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Baby Naming Ceremony

May 5, 2013

by Stephen Damon

A couple of weeks ago, our sangha held a baby naming ceremony for the daughter of two of our members. The ceremony, which was based on a couple of ceremonies given by Katagiri Roshi, the founder of our lineage, started with the chanting of the Heart of Great Perfect Wisdom Sutra. Both of the grandmothers had strong accents, one French and one Central American, and it was wonderful to hear them chant the well-known lines of the sutra. The accents were different, but the voice was the same. celesteBLOG

As I listened to everyone chant “Form is emptiness, emptiness is form,” I felt that the whole earth was reciting this ancient Mahayana Sutra as a way of invoking the wisdom and compassion of not only the Buddha and his teachings but of the universe itself. The Episcopal church in which we hold our meetings was filled with great love and compassion. It may sound strange to say, but it felt like the whole universe was celebrating with us.

After the chanting of the Heart Sutra, I read a statement to the Buddha which ends with an injunction to arouse the way-seeking mind, the mind that instinctively turns to the dharma and back to oneself: How can we enter the Buddha’s world without arousing the Bodhi-mind or the Way-Seeking Mind. Shakyamuni Buddha said, “The Bodhi-mind is the one thing that a Bodhisattva should protect.” Way Seeking Mind is the part of oneself that motivates our search for that “something more” that many of us are looking for. In Japanese, Way Seeking Mind is doshin do, which literally means being aware of, or turning towards, the Tao. Often it appears in the earliest stages of our lives, long before we’ve heard of Buddhism or Zen. If it becomes strengthened by the causes and conditions in our lives, it becomes our “true north” that allows our inner compass to find truth and meaning amidst the chaos of our lives. Without way-seeking mind we would never find our way, and, most important, we would never find ourselves.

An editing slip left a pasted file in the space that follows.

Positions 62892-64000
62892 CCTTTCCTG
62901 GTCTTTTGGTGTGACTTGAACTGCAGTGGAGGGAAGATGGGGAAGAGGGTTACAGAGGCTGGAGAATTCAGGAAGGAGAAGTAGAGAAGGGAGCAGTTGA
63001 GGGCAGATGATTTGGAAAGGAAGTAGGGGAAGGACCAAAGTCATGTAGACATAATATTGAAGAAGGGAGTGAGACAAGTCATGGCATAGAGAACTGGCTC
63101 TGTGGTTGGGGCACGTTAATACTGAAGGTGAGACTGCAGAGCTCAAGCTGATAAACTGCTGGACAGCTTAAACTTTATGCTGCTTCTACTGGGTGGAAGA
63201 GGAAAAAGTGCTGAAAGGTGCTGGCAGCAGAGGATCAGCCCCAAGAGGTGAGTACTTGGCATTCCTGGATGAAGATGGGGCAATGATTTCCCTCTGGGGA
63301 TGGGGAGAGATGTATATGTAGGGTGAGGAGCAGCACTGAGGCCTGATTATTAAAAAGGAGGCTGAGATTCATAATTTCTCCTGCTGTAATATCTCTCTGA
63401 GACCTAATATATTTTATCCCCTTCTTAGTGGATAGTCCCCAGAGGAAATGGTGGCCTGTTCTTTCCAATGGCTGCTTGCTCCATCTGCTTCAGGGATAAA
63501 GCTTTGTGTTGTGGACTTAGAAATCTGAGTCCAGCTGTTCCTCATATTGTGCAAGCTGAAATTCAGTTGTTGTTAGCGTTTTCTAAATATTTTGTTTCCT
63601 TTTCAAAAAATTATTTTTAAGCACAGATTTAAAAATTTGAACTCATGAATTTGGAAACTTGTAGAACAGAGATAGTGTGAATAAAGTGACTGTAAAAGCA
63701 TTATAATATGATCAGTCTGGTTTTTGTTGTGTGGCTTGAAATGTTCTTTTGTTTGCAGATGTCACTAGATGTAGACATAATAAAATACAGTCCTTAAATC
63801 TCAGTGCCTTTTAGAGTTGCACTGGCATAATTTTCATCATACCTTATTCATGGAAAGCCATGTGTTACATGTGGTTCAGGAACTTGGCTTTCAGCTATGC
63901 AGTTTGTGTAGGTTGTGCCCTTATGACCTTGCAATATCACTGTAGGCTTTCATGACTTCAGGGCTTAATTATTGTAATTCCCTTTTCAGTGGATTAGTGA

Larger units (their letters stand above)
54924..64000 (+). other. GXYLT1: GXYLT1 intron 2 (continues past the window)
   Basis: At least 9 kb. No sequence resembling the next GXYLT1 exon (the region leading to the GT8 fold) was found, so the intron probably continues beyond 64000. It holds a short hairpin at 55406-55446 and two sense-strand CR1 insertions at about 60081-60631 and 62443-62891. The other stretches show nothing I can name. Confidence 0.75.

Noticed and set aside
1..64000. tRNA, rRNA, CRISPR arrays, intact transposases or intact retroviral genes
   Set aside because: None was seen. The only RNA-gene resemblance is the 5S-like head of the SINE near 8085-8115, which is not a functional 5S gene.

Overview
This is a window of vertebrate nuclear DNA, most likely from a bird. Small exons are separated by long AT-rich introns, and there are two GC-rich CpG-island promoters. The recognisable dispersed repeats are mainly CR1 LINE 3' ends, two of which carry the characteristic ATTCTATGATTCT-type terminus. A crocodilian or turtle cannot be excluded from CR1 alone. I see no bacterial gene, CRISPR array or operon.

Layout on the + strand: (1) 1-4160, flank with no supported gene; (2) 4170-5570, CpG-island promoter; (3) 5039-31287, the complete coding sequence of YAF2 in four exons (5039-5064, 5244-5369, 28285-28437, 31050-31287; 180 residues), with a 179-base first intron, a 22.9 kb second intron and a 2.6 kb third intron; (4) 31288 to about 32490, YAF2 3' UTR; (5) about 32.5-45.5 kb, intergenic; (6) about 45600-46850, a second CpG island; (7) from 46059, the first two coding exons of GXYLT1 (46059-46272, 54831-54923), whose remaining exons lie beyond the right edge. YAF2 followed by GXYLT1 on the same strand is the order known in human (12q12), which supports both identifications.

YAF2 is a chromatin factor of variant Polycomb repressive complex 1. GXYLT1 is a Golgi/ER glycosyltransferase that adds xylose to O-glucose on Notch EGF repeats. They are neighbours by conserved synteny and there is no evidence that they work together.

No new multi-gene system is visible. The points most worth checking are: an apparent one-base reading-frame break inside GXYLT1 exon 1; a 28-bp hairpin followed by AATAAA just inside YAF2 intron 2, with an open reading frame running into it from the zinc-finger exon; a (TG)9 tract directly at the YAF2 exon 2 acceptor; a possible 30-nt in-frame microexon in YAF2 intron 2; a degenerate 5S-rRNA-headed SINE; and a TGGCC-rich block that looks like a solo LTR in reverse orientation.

Then we chanted the repentance verse:

All my ancient twisted karma,
from beginningless greed, hate and delusion,
born through body, speech, and mind,
I now fully avow.

After awakening our way-seeking mind, we were asked to “avow” our lives, as we have lived them according to ordinary, reactive emotions and thoughts. Zen repentance is not so much an act of confession to an “other power” as it is a self-reflective activity. Acknowledging the way we have lived our lives, we are able to see them a little more objectively in the fullness of time, and let them go. The process of looking at ourselves in this way begins an opening process. Katagiri Roshi said: “Repentance is the perfect openness of our hearts that allows us to hear the voice of the universe beyond the irritation of our consciousness.”

Now we were able to take a step back from where we have been going and turn towards something less obvious, more subtle and often hidden: the Buddha, the dharma, and the sangha. We chanted the complete refuge vows:

I take refuge in the Buddha
I take refuge in the Dharma
I take refuge in the Sangha.

I have taken refuge in the Buddha as the perfect teacher.
I have taken refuge in the Dharma as the perfect teaching.
I have taken refuge in the Sangha as the perfect life.

I have completely taken refuge in the Buddha.
I have completely taken refuge in the Dharma.
I have completely taken refuge in the Sangha.

Having gone through the three necessary elements of our practice—way-seeking mind, repentance, and refuge—we were better able to protect and guide the new- born as she tries to find her way in life. And now the ceremony turned to her. It concluded with a short statement that I had written, along with a quote from Dogen and finally the Four Great vows:

What better time to be born than in the first days of spring, the season of joy, birth and renewal. Together, with the birds and flowers of the season we welcome you, Celeste, to Buddha’s world of boundless hope and limitless possibilities. Today, we join all the Buddhas and ancestors of our lineage in blessing your birth. In the days ahead, when the chants of our service have faded into silence may you find a way to hear their melodies and receive their blessings.

Dogen Zenji says, “It is difficult to be born as a human being; it is very rare to come into contact with the greatness of life mentioned by Buddha. By virtue of our good deeds in the past, however, we have been able not only to be born as human beings, but to encounter Buddha’s teaching as well. Within the realm of birth and death, thus, our present life should be considered to be the best and the most excellent of all.”

We congratulate you on your joining us with all beings. May the flower of your life-force bloom. May your heart always be filled with the joy that each of us now holds. I now would like to give you a Buddhist name, Shizu-ka, Calm Abiding.

Beings are numberless, I vow to free them.
Delusions are inexhaustible, I vow to end them.
Dharma Gates are boundless, I vow to enter them.
Buddha’s Way is unsurpassable, I vow to realize it.

This morning, while going through the main points of the baby naming ceremony, I am again filled with deep gratitude for the life of boundless hope and limitless possibilities that has been given to us. I am filled with the hope that Shizu-ka will know all this, not by reading what others have said, but by her own experience.

Bows,
Stephen

From → Zen Buddhism

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